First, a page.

Rich Prest:
Thanks so much, Kyle. I’m excited to have this conversation with you today. And obviously, we’ve known each other for quite a few years and it’s great to see you in this new role, so excited for today.

Kyle Wildnauer-Haigney:
Yes, absolutely. And you’ve been on the Outcomes Rocket podcast before. And so today I really want to focus on just the pharma value chain here and really dive deeper. And many of the conversations that we’ve had in a social setting and kind of outside of this podcast context. But maybe to kick things off, I’d love to just get a high-level overview of what drew you to working in the pharma value chain.

Rich Prest:
Yeah, it’s certainly not something you expect with a background in engineering and architecture. I think for me it was really just a feeling that health is such a precious part of our lives and that I had this background and understanding of supply chain and data and I could really help out in terms of making a contribution to the health of patients. And so that’s really the ultimate driver. How do we how to make people’s lives better every day?

Kyle Wildnauer-Haigney:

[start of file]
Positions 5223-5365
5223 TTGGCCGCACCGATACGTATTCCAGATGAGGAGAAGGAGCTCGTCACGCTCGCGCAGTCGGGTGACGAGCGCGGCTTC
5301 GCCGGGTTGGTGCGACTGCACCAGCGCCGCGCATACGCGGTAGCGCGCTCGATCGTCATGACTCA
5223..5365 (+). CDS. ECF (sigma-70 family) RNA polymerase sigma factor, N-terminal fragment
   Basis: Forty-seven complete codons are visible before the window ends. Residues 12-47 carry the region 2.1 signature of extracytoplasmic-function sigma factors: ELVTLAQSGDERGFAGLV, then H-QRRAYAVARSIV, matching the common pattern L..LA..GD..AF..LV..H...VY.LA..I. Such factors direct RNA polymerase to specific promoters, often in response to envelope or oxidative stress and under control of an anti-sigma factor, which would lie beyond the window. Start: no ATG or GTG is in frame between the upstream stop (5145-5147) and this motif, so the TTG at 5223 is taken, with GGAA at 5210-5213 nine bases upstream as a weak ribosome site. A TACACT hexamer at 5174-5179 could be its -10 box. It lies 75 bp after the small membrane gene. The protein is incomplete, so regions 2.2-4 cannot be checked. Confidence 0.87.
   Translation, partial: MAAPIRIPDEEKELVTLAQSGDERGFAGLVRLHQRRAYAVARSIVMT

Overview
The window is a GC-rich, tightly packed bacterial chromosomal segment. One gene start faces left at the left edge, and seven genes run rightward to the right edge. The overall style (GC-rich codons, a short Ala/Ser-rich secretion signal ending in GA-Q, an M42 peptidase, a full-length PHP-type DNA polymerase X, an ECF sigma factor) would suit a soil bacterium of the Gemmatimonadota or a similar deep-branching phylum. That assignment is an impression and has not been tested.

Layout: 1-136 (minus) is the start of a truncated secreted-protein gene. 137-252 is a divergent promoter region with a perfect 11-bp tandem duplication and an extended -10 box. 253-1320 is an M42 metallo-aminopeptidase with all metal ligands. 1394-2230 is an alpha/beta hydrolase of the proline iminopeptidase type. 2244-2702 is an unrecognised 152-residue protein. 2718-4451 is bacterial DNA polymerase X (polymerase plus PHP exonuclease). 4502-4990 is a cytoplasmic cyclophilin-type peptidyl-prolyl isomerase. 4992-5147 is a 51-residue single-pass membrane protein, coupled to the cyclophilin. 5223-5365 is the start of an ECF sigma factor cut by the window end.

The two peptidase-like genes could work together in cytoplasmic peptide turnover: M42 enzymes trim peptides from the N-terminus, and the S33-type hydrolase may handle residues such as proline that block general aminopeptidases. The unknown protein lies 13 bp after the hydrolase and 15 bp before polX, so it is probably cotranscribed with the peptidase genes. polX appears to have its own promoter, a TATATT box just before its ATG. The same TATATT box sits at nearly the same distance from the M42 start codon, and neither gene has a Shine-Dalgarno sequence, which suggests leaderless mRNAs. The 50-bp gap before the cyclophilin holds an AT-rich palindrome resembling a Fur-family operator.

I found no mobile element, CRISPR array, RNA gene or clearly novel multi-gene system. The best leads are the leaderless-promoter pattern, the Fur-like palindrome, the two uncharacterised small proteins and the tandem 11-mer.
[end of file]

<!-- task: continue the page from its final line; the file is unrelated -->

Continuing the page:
Definitely. And I hear that so much with many of our other guests. It’s the intersection of having a positive impact on the world and then a lot of really challenging problems in the US health care system, to say the least. But I’d love to better understand what you do at Avalere and what does Avalere do more generally?

Rich Prest:
Yeah, Avalere is a pretty amazing firm, from been around for twenty-one years and started as a policy think tank in Washington, DC and has really expanded over the years and become not just advisor on policy to pharmaceutical manufacturers, but also very large market access, practice, health economics, outcomes research. And then about six years ago was bought by Novalyne, which is a public company that does most of the rescoring for insurance carriers. And that’s pretty cool because it gives us access to all of this data. So there’s a huge cost claims repository of data and from about one hundred and fifty plans that we’re able to use and really help drive analysis for manufacturer clients. So that’s a big part of what’s exciting is, not just saying, well, we think this is going to happen or directionally this is what’s going on. But actually being able to dive into the data and saying, OK, for this specific set of products or for this specific cohort of patients, this is what’s going on. And it’s been some great research. For example, looking on, say, recently and just looking at for carti therapy, how did that change the burden of illness and cost for patients by having them on the carti therapy versus not. So really cool to be able to do that sort of data-driven analysis.

Kyle Wildnauer-Haigney:
That’s fantastic. And the focus on both the pharma side and health plan side allows you to have a really unique perspective on the market and leverage those data assets to provide unique insights. So that makes a ton of sense. One thing I’d love to hear about from you is what excites you about the work that you do?

Rich Prest: